Leicestershire Police as part of the Leicester, Leicestershire and Rutland Anti-Social Behaviour Delivery Group which involves the county, city and district councils has made a poster available on its website (www.leics.police.uk/halloween) giving households the option of not being involved in the Halloween festivities. It is hoped that the campaign will reduce instances of reported anti-social behaviour across Leicester, Leicestershire and Rutland during the Halloween period.
Last year, a total of 398 non-emergency calls were taken by police call handlers between 6pm and midnight on October 31; approximately 17 per cent of those related to Halloween.
Chief Inspector Sally Chivers, lead for Anti-Social Behaviour at Leicestershire Police said: “We want your Halloween to be memorable for all the right reasons; and recognise that some households may choose not to be involved in Halloween festivities. By discreetly displaying our poster in your window, you can say ‘No thanks trick or treaters.’”
Jane Moore, Chair of the Anti-Social Behaviour Strategy Group for Leicester and Leicestershire, said: “Many vulnerable or elderly residents may not wish to take part in ‘Trick or Treat’ traditions, but find that they will still be visited by groups of people who go door-to-door in the good sprit of Halloween.
“The Anti-Social Behaviour Delivery Group will be working to ensure that these messages, alongside action taken the Group in neighbourhoods and communities to engage young people and reduce instances of anti-social behaviour, will support a safe and enjoyable Halloween for all in 2011.”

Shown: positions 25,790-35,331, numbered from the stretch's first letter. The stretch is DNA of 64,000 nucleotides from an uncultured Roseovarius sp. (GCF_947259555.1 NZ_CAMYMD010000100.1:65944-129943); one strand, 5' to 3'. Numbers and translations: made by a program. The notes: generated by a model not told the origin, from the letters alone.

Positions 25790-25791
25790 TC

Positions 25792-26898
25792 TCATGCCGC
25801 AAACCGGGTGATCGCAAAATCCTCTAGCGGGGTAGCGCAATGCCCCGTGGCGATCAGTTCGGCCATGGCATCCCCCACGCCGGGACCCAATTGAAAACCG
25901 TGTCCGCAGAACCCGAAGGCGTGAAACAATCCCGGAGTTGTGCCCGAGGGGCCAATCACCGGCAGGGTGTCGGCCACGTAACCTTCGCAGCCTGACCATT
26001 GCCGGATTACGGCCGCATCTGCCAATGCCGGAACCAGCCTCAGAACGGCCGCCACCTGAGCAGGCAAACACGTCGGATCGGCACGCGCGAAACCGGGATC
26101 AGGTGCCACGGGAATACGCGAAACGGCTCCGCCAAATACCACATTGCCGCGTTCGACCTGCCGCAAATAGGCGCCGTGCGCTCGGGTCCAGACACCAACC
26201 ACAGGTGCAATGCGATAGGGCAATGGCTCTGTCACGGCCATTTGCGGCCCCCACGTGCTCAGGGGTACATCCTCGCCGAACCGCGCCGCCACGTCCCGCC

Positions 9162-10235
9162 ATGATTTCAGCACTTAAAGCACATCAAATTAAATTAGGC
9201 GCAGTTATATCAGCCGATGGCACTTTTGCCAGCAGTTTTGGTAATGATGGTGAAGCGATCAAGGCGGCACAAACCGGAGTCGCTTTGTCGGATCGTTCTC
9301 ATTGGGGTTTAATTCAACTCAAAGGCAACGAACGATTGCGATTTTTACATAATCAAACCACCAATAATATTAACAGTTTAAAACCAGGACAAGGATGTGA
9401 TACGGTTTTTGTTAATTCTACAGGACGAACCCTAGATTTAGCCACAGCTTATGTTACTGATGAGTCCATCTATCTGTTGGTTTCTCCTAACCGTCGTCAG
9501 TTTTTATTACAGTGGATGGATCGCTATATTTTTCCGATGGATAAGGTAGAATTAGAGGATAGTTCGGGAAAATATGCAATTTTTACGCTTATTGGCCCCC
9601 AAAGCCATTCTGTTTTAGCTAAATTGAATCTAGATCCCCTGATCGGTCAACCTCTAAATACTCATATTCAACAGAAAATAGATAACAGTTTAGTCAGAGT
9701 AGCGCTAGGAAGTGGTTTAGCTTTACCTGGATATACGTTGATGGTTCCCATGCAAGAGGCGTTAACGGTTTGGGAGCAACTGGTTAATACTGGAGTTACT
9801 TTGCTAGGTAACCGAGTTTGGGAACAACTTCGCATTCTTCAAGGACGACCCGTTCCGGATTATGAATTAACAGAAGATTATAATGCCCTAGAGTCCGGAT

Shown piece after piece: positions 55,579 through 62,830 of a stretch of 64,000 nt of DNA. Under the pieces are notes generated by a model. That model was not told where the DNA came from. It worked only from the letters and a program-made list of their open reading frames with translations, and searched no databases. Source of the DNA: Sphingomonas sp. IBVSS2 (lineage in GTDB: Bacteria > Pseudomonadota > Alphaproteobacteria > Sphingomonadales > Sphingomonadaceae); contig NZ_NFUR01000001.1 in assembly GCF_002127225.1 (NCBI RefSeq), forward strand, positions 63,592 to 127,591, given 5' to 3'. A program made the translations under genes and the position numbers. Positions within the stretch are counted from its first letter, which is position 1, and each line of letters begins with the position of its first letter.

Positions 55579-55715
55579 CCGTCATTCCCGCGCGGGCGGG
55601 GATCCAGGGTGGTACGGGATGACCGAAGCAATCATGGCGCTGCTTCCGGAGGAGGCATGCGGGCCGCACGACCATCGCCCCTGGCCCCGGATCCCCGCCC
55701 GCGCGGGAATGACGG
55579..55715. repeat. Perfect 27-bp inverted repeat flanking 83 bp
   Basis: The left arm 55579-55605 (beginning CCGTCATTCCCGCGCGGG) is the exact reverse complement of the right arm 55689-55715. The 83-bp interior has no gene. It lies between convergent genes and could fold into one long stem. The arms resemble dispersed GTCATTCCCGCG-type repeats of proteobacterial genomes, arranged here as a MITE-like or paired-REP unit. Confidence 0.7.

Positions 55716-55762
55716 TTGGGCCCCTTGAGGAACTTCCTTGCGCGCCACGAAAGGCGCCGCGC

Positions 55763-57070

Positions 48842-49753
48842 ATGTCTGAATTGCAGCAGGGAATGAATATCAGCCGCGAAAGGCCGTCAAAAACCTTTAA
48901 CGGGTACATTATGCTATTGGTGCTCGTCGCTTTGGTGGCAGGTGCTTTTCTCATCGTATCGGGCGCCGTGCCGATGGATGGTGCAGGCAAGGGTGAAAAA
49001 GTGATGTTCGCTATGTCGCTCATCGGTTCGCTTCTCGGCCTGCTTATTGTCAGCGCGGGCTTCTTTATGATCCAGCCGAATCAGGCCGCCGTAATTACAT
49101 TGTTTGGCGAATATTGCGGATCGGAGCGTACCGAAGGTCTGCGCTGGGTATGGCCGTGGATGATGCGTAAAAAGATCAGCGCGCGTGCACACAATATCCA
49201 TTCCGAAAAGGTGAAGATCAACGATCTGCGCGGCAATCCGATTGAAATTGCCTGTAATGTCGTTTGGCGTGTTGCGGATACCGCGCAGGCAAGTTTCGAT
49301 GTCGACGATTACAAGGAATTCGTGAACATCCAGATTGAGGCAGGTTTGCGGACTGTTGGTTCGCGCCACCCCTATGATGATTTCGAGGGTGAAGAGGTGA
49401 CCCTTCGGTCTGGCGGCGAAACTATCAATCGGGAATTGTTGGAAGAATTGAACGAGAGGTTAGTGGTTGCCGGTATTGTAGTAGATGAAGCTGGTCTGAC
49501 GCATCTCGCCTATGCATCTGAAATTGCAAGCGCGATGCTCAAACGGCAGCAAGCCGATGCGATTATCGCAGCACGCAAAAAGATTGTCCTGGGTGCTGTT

In 2010, local newspapers printed the poster making it available to over 65,000 households across Leicester, Leicestershire and Rutland. This year, the poster incorporates the 101 logo as part of the design. 101 is now the non-emergency number for contacting local police with instances of Halloween and Bonfire Night-related anti-social behaviour.
Marion Lewis OBE, lead volunteer for Leicestershire Police and Chair of the East Midlands Neighbourhood Watch region said: “For the elderly, answering the door can be a difficulty. Because of this, some people consider leaving their home on Halloween night to avoid ‘trick or treaters’ all together. This poster politely lets any visitors know that you are opting out of festivities this year – in a message supported by local police and partners.”
Trick or treating is a popular tradition that is enjoyed by families all over Leicester, Leicestershire and Rutland and can be a great source of enjoyment, with young people in fancy dress collecting sweets and treats from neighbours in their local communities. Local policing and youth offending teams are visible in communities with additional anti-social behaviour patrols this year, to ensure Halloween is memorable for all the right reasons.
Neighbourhood Policing Teams have begun to distribute ‘No thanks trick or treaters’ posters to the elderly and vulnerable; and encourage shops to support their efforts by refusing to sell flour and eggs to young people under the age of 18. During Halloween 2010, the number of incidents of egg, flour or stone throwing was reduced. A total of 51 incidents were reported to police between 6pm and midnight on Sunday October 31, compared to 62 the previous year – a reduction of 18 per cent.
The poster can collected from police stations, downloaded from the force website at www.leics.police.uk/halloween.
Member since: 10th July 2012
Neighbourhood Watch schemes are community initiatives that are supported by the police but not owned or run by them.